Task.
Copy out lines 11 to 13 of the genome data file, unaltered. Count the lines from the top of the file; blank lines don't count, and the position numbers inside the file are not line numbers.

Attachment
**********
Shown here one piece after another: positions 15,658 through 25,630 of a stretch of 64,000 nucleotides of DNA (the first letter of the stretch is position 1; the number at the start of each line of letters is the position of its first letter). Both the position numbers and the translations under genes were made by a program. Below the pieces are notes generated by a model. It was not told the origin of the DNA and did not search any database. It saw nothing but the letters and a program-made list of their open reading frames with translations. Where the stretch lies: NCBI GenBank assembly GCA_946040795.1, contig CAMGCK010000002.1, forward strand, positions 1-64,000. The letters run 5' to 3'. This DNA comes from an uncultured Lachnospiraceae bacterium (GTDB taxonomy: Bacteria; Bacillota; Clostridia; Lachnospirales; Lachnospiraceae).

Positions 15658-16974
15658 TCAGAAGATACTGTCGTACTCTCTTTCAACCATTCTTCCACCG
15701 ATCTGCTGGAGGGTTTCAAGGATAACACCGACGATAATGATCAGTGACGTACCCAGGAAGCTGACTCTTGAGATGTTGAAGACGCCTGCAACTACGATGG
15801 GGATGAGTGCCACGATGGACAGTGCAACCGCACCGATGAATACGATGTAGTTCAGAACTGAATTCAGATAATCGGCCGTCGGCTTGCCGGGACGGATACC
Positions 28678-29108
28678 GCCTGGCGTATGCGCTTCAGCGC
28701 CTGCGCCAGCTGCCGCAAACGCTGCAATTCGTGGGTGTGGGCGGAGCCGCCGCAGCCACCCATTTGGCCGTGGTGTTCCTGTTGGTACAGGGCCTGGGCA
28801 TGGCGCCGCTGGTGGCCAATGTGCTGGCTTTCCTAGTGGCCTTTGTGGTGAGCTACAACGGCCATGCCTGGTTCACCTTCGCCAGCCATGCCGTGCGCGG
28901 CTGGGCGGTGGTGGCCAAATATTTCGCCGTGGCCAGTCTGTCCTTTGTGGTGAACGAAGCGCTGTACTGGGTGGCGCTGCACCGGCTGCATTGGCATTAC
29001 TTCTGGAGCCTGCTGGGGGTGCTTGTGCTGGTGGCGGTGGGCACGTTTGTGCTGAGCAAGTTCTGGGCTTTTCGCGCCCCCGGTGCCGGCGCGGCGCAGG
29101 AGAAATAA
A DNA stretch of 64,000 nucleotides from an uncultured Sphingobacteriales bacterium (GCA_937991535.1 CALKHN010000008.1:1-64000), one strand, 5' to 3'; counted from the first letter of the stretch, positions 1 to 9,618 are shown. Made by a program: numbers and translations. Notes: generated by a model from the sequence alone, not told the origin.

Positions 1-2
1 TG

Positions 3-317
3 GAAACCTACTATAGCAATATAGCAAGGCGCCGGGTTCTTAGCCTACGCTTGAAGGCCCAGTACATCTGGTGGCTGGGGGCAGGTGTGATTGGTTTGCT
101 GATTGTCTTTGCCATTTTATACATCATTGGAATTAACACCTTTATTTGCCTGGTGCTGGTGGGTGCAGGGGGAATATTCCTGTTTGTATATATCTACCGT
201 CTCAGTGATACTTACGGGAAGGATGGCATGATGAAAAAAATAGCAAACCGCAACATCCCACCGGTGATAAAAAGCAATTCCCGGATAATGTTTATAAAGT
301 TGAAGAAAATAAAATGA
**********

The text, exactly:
29001 TTCTGGAGCCTGCTGGGGGTGCTTGTGCTGGTGGCGGTGGGCACGTTTGTGCTGAGCAAGTTCTGGGCTTTTCGCGCCCCCGGTGCCGGCGCGGCGCAGG
29101 AGAAATAA
A DNA stretch of 64,000 nucleotides from an uncultured Sphingobacteriales bacterium (GCA_937991535.1 CALKHN010000008.1:1-64000), one strand, 5' to 3'; counted from the first letter of the stretch, positions 1 to 9,618 are shown. Made by a program: numbers and translations. Notes: generated by a model from the sequence alone, not told the origin.